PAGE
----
Queensland gets BEC-listed: building, engineering and construction list for the Supreme Court of Queensland

01 July 2024

On 4 March 2024, the new Building, Engineering and Construction List (BEC List) came into operation in Queensland, under the Supreme Court of Queensland Practice Direction Number 2 of 2024.1The purpose of the list is to improve the conduct of large and complex litigation in relation to building, engineering and construction. This is a welcome development for businesses in the construction industry that may find themselves involved in litigation in Queensland and brings the Sunshine State in line with Victoria and New South Wales.

Queensland

Historically, there has been no dedicated construction list in Queensland, but construction matters may have been dealt with on the Commercial List which applies to matters of a ‘a general commercial character or that generally arise out of trade or commerce’.2

However, over the past decade in Queensland, large, complex construction disputes have taken an increasingly larger share of the Queensland courts’ time, in part due to a population boom and mega-LNG and mining projects. This shift is perhaps best exemplified by the litigation between Santos Limited and Fluor Australia Pty Ltd was noted by the judge as being on a ‘monumental scale’,3 and that one of the parties ‘‚Ķexpended over 120,000 solicitor hours, $36.5 million in expert fees, $21 million in counsel fees and $2.5 million in other costs.’4

This trend has given rise to a recognised need amongst practitioners and litigants for a dedicated construction list, as is the case with the Technology, Engineering and Construction List in Victoria, and the Technology and Construction List in New South Wales. It is hoped that the introduction of the BEC List will improve the efficiency and proportionality of large, complex litigation in the construction sector, and develop a specialised judiciary to deal with such matters. The judges assigned to conduct matters on the BEC List are Justice Williams (former partner in the projects group of a national law firm) and Justice Sullivan (recognised among the State’s leading construction barristers when previously at the bar).

How to get BEC-listed

A matter may be placed on the BEC List if:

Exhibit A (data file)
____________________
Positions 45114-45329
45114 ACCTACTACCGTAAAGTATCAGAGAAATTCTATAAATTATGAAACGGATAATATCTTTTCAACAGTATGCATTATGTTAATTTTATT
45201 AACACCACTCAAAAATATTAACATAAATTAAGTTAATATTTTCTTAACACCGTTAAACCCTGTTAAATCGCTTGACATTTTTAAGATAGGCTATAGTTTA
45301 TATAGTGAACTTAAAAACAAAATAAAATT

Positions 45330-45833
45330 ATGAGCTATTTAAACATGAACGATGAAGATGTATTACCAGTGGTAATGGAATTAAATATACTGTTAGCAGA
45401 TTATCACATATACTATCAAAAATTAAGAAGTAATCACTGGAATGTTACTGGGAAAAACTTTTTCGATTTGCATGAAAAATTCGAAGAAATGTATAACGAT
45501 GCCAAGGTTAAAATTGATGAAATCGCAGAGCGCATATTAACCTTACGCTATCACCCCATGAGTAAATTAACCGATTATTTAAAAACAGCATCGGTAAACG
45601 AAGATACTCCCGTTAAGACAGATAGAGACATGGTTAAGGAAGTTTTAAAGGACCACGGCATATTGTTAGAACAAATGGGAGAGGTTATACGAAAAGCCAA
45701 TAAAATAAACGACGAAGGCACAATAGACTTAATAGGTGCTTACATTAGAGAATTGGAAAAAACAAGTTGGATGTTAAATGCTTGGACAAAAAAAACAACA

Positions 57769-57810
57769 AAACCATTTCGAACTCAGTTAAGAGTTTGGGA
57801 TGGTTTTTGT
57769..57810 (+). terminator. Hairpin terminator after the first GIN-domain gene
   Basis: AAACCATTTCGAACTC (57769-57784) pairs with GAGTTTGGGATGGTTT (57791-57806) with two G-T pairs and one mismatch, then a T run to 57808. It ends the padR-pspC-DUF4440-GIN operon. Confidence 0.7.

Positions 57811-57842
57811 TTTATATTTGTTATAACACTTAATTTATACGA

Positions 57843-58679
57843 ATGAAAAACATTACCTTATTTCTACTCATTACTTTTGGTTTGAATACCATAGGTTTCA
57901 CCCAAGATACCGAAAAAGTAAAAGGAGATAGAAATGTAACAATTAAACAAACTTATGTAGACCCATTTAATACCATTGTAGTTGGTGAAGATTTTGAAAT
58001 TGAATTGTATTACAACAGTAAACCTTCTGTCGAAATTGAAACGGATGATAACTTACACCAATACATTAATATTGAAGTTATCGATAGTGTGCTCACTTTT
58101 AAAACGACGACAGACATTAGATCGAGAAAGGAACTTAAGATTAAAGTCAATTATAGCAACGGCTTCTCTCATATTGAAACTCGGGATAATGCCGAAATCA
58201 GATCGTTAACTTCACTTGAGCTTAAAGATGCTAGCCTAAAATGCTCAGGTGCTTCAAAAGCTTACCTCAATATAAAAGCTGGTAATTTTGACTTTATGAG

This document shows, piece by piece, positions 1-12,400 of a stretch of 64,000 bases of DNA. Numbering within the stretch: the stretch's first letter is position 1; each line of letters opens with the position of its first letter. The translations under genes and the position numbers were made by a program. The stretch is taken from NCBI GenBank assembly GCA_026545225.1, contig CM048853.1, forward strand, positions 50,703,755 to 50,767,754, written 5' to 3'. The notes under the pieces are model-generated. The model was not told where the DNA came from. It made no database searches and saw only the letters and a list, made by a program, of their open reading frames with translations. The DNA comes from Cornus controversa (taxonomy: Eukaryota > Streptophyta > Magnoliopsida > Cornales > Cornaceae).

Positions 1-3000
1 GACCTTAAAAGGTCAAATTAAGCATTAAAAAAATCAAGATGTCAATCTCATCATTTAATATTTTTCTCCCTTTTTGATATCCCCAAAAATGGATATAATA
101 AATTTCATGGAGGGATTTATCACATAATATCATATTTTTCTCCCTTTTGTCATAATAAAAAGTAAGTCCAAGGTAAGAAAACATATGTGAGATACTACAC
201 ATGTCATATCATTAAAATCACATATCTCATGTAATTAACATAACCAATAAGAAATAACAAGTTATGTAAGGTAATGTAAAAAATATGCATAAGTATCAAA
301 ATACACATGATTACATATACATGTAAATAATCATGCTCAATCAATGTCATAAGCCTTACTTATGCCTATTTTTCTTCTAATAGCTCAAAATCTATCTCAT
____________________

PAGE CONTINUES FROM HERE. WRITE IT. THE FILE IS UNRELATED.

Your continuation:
• it is of a nature and complexity warranting judicial supervision; and
  • the matter involves a substantial issue in respect of building, engineering, or construction.

An issue in respect of building, engineering or construction could include (but is not limited to) the design, carrying out or inspection of any building or engineering work.

The Practice Direction specifically states that matters under the Building Industry Fairness (Security of Payment) Act 2017 (Qld) will not usually be placed on the BEC List. This contrasts with the Technology and Construction List in New South Wales where proceedings arising out of the equivalent security of payment legislation may be entered on that list.

Flexibility

The BEC List provides maximum flexibility in several areas.

Firstly, previous Practice Directions relating to electronic document management and efficient conduct of civil litigation do not apply to matters on the BEC List (except to the extent ordered to the contrary). This provides BEC List judges with a discretion to adopt aspects of those previous Practice Directions only to the extent considered relevant and beneficial to the matter.

Another indication of the flexible approach is that a BEC List matter will be managed by case conferences rather than directions hearings. The Practice Direction states that a case conference:

  • is a more informal procedure than a directions hearing; and
  • can, if appropriate, take place by video link or telephone.

In our experience to date, the BEC List is providing a pragmatic approach to the management of documents and the briefing of experts, moving away from previous approaches encouraging the engagement of court appointed experts.

Time will tell whether these procedural innovations will benefit the efficient conduct of construction litigation in practice.

How can HWLE help you?

We have considerable experience in conducting construction litigation in Queensland and in every State and territory in Australia, including in New South Wales and Victoria under the construction lists in those jurisdictions.

This article was written by Laurence Terret, Special Counsel.


1https://www.courts.qld.gov.au/__data/assets/pdf_file/0004/787018/scpd-02-of-2024.pdf

2Practice Direction 1 of 2023 (Commercial List), https://www.courts.qld.gov.au/__data/assets/pdf_file/0004/750856/sc-pd-01-of-2023.pdf

3Santos Limited v Fluor Australia Pty Ltd & Anor [2023] QSC 77, [1]

4Santos Limited v Fluor Australia Pty Ltd & Anor [2023] QSC 77, [78]

Laurence Terret

Special Counsel | Brisbane

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